Despite the major setbacks at the beginning of the war with the loss of territory from Belarus to Moscow, the Soviets actually produced more during the war then they had before Operation Barbarossa, quadrupling its output of munitions between 1940 and 1944. Throughout the four years of fighting, factories were able to pump out 100,000 tanks, 130,000 aircraft, and 800,000 field guns. 3,400 military aircraft were being produced monthly.

One advantage of the USSR’s centralized administrative system that the tsarist regimes lacked was the ability to control the flow of food and industrial goods that kept civilians from starving while continuing the war effort. In the early day of the war, entire industrial plants and civilian populations were moved east to the Urals to protect from the Germans. Trains transported workers, engineers, and technicians, kolhoz farmers and their livestock.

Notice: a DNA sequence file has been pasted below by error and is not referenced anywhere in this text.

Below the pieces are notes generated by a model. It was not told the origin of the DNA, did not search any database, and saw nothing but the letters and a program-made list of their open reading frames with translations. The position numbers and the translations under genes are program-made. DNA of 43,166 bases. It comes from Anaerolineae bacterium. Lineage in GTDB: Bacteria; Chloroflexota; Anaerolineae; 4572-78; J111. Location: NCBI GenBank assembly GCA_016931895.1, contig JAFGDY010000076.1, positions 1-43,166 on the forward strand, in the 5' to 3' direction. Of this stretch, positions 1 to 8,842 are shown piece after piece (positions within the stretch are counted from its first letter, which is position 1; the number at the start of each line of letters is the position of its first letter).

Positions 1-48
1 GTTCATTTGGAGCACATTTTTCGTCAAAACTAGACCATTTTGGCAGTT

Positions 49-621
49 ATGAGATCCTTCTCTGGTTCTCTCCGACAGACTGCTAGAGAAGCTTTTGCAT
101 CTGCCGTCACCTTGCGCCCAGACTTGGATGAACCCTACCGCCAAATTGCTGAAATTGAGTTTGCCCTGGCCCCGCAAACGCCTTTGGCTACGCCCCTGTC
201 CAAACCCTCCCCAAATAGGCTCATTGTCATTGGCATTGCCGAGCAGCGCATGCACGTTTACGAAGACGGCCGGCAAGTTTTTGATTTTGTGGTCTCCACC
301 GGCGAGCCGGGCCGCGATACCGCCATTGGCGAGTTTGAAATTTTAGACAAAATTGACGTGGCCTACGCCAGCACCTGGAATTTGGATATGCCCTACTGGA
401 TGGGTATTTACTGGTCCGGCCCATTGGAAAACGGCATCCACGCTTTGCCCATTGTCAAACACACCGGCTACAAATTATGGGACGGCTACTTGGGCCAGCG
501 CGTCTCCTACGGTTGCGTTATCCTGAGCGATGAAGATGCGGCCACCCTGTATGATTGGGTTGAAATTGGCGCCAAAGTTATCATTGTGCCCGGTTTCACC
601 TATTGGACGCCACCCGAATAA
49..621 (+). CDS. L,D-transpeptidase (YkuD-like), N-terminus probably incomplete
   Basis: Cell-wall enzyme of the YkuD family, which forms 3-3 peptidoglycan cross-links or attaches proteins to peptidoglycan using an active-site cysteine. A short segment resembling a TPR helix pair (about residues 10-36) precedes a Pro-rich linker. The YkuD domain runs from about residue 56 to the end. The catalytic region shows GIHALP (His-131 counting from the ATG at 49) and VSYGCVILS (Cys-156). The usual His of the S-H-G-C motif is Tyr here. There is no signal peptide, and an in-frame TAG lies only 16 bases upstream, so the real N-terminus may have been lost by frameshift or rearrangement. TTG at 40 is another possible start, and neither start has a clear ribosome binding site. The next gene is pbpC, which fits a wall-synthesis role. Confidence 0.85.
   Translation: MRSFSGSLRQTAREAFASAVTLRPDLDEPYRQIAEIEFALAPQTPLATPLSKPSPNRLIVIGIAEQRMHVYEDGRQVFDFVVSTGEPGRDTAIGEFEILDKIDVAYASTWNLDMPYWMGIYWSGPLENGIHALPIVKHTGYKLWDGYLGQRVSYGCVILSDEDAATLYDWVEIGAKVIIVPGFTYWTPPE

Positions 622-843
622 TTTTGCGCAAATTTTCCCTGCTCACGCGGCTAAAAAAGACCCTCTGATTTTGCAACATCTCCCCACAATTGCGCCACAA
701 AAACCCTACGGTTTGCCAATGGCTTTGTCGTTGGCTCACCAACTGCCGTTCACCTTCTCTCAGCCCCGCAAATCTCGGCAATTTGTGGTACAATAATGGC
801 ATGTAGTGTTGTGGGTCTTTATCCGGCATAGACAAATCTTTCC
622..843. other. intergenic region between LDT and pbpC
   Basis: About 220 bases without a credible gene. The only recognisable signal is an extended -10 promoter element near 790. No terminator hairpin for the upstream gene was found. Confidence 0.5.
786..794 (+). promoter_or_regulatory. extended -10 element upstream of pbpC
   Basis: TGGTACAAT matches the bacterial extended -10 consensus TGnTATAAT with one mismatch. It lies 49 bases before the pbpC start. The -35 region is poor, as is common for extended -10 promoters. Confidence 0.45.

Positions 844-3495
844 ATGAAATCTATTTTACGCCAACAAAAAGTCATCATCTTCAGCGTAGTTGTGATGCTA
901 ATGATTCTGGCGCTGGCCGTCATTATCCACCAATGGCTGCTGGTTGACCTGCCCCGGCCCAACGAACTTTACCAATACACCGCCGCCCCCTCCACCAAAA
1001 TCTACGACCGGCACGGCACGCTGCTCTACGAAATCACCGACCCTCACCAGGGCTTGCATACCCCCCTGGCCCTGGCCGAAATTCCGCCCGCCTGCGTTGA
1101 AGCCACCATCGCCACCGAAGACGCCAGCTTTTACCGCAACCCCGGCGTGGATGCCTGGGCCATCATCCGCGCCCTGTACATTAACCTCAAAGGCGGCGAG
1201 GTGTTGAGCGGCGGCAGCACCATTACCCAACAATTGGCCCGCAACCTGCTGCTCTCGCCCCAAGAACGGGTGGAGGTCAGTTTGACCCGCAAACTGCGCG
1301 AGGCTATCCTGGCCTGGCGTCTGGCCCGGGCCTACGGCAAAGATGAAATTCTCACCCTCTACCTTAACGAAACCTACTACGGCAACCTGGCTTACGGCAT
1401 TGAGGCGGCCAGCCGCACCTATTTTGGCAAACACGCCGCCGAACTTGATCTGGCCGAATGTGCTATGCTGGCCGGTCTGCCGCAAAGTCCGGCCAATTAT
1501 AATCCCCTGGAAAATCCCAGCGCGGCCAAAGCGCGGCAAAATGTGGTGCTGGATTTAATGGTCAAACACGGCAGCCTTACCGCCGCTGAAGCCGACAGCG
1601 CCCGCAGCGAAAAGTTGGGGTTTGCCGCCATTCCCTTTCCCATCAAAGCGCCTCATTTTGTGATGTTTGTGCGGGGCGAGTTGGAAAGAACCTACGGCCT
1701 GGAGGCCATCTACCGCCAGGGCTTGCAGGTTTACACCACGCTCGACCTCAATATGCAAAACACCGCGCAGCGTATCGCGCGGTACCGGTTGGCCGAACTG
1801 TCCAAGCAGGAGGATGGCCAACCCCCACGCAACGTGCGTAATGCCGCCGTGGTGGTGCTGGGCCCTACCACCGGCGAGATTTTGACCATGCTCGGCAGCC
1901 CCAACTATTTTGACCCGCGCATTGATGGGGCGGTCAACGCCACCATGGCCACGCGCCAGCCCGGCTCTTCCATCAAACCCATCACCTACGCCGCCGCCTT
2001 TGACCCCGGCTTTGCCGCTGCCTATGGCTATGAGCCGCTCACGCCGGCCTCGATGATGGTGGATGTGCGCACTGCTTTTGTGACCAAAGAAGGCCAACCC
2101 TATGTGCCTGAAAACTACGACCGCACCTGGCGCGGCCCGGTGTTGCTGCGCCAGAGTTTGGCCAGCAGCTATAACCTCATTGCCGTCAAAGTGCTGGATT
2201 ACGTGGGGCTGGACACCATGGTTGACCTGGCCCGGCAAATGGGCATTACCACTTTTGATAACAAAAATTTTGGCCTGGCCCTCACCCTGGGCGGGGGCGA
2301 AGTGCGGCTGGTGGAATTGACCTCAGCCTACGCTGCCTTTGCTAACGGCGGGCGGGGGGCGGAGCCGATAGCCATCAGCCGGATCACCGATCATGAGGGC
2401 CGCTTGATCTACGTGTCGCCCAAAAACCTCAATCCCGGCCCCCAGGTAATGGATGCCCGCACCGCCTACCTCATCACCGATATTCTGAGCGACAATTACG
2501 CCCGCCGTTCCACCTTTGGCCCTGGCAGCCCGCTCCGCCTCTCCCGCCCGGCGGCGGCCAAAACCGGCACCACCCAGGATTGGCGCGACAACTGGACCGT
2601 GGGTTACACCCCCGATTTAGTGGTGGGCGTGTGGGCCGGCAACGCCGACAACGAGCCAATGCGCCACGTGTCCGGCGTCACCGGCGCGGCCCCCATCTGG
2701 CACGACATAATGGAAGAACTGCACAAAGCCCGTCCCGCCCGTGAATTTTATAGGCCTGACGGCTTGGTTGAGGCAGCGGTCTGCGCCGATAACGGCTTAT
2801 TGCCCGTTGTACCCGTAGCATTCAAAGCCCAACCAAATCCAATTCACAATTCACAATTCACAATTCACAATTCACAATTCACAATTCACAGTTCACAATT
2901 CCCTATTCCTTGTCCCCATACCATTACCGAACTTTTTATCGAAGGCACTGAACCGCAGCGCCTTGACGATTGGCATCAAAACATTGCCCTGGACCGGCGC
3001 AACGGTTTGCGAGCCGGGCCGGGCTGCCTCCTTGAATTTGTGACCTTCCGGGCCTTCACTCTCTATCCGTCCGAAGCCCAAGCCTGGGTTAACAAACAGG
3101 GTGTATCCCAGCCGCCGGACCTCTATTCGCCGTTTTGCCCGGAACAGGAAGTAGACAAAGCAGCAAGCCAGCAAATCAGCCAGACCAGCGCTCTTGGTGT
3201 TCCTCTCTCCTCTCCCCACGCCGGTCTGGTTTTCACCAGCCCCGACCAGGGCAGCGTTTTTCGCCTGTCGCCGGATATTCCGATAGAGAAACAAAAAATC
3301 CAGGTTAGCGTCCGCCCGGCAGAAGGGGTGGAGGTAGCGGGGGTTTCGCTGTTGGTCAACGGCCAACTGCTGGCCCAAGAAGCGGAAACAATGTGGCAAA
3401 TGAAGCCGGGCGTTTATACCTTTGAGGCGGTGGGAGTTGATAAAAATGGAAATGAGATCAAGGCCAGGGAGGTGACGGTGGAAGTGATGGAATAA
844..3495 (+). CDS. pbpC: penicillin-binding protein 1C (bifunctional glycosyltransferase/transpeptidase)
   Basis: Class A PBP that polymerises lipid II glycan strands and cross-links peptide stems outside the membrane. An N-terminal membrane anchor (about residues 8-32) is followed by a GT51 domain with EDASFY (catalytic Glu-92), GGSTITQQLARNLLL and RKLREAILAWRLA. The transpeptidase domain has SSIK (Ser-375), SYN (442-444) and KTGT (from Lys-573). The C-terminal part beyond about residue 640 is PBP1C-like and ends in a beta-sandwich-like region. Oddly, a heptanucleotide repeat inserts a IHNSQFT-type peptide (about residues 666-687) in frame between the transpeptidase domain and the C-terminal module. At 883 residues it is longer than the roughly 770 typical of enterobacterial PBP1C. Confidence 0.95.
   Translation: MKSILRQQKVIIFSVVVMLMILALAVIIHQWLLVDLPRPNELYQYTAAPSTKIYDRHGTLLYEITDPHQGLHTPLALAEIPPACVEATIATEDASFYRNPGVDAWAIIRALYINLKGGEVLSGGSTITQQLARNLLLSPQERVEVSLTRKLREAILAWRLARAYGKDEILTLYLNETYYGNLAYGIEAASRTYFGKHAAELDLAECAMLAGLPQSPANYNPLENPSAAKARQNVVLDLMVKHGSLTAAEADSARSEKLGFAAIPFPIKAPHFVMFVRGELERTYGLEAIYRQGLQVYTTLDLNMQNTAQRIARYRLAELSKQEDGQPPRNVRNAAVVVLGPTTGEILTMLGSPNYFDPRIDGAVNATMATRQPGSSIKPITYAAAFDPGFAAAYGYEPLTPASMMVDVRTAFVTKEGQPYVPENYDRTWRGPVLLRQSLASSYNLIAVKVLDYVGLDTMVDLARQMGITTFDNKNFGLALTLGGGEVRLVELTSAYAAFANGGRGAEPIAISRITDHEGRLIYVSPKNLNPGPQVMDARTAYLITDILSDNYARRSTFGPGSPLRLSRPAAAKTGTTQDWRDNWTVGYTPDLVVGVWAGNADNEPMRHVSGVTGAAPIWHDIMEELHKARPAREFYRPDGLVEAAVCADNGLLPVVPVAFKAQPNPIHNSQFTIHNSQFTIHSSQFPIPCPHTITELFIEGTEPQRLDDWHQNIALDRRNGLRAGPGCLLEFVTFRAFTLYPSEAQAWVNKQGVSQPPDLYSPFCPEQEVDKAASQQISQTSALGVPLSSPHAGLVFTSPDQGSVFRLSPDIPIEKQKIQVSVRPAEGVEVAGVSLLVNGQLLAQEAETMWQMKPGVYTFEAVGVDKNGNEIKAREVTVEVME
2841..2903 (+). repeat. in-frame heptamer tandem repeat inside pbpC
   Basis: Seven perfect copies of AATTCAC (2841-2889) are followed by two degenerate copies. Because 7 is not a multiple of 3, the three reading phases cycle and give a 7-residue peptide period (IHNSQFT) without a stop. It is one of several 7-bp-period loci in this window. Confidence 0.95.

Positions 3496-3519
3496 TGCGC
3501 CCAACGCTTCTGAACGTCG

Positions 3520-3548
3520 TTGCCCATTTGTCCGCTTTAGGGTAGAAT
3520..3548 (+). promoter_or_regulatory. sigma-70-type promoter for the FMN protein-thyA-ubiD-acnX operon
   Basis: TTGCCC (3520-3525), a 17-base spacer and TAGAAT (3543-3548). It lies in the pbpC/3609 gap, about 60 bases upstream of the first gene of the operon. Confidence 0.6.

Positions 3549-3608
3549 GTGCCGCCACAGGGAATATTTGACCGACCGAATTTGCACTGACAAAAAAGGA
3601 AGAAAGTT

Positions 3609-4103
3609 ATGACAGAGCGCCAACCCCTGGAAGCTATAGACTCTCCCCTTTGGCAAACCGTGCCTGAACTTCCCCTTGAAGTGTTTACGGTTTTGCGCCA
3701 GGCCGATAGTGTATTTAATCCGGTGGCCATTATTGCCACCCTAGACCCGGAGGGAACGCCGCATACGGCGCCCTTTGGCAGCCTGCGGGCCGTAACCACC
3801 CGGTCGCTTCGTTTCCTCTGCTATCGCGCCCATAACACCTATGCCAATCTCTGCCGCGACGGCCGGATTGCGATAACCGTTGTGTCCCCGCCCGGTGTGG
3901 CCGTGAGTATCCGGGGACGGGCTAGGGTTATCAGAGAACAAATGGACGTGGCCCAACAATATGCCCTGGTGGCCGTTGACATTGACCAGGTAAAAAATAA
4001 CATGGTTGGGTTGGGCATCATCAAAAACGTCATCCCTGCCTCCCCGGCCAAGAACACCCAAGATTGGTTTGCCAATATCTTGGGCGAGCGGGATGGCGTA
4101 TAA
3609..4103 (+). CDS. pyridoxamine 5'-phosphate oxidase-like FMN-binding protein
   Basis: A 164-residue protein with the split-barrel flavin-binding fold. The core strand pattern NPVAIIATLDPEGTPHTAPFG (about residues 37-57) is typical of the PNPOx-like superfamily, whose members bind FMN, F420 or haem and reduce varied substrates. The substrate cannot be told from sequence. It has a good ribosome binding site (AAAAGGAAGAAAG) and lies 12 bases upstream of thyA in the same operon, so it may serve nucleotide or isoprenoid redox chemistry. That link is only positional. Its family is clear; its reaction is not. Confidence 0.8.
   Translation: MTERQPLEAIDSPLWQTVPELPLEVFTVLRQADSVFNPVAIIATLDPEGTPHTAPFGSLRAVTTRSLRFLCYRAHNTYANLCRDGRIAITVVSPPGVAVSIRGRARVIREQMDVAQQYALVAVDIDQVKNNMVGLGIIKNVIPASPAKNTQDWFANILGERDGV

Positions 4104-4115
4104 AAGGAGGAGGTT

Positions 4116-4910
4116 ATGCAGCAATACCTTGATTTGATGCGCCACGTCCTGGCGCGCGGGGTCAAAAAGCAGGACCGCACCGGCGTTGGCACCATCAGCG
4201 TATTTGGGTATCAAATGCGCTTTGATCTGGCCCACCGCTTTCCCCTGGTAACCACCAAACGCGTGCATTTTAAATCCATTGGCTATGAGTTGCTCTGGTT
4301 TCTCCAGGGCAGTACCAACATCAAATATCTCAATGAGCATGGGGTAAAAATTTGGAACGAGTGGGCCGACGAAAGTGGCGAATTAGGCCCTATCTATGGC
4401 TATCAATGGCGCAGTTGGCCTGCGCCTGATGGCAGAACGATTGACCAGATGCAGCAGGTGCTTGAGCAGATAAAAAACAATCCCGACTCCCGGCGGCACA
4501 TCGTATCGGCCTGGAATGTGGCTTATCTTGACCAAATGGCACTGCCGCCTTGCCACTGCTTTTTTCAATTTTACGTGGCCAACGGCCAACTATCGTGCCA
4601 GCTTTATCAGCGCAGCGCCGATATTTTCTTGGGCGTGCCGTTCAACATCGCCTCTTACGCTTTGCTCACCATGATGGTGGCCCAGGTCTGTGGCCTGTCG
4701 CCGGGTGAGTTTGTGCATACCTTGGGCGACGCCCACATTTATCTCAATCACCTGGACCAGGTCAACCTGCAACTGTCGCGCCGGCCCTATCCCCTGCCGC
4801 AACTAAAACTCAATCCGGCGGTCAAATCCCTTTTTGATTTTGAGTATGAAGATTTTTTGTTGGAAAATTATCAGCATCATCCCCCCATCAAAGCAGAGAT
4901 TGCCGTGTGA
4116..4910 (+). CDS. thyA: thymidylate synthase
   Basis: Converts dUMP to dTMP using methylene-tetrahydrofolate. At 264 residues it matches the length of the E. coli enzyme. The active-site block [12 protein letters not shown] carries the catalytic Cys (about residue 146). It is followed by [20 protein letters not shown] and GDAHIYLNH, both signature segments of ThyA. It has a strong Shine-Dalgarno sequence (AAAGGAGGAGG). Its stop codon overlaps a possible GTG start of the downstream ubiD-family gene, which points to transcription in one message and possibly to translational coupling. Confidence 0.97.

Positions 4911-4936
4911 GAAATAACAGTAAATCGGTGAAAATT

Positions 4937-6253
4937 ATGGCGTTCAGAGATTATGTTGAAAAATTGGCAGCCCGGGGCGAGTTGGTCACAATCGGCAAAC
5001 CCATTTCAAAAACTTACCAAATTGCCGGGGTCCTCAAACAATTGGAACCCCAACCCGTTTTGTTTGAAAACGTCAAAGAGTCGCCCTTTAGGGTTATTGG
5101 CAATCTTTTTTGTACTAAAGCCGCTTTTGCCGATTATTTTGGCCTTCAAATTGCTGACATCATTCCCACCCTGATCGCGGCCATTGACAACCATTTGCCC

The fighting was incredibly intense on the Eastern front when compared with the West because of the Nazi’s ideologial belief in the inferiority of the people of Slavic descent, deeming them to be “Untermenschen” or sub-humans. Millions of Jews, Belorussians, Ukrainians, and Russians met their death in concentration costs. The conquered people quickly understood that they faced either execution, forced labor, or starvation in the death camps at the hands of their German occupiers. In Baba Yar, the Nazis massacred 33,771 Jews with machine guns over the edge of a ravine and in the Russian town of Cherkessk, there existed “twenty-four vast pits filled with the corpses of men, women and children tortured and shot by the German monsters.” The kolkhozes were set delivery quotas much higher than Stalin had ever required. German Field-Marshal Reichenau had reminded his forces that “to supply local inhabitants and prisoners-of-war with food is an act of unnecessary humanity.” This disregard for slavic people could be seen in the Nazis policy of extermination; while Jews in the occupied Western European countries were shipped off to concentration camps in Eastern Europe, so as not to upset the public sentiment of Western Europeans, Jewish people in Eastern Europe were massacred in their own backyard and buried in mass graves. The same policy was to apply to members of the Communist Party.